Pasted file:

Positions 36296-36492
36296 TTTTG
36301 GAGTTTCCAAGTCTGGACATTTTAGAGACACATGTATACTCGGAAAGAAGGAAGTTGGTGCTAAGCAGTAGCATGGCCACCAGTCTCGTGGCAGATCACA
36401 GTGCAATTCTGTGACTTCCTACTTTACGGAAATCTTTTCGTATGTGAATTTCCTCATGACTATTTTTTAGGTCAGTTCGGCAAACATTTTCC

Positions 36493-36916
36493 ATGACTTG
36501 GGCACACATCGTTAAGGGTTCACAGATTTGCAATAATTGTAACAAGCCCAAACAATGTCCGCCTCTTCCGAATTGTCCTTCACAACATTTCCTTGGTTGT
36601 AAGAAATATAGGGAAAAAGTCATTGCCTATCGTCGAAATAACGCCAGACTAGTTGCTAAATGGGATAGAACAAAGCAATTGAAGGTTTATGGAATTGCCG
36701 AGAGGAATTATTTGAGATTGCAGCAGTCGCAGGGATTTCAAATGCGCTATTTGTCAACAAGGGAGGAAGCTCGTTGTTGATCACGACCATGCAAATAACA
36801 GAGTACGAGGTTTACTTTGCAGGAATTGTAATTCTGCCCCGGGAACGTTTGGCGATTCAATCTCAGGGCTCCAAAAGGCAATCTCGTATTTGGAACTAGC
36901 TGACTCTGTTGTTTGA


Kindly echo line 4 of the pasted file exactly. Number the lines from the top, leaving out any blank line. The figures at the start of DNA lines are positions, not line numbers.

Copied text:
36401 GTGCAATTCTGTGACTTCCTACTTTACGGAAATCTTTTCGTATGTGAATTTCCTCATGACTATTTTTTAGGTCAGTTCGGCAAACATTTTCC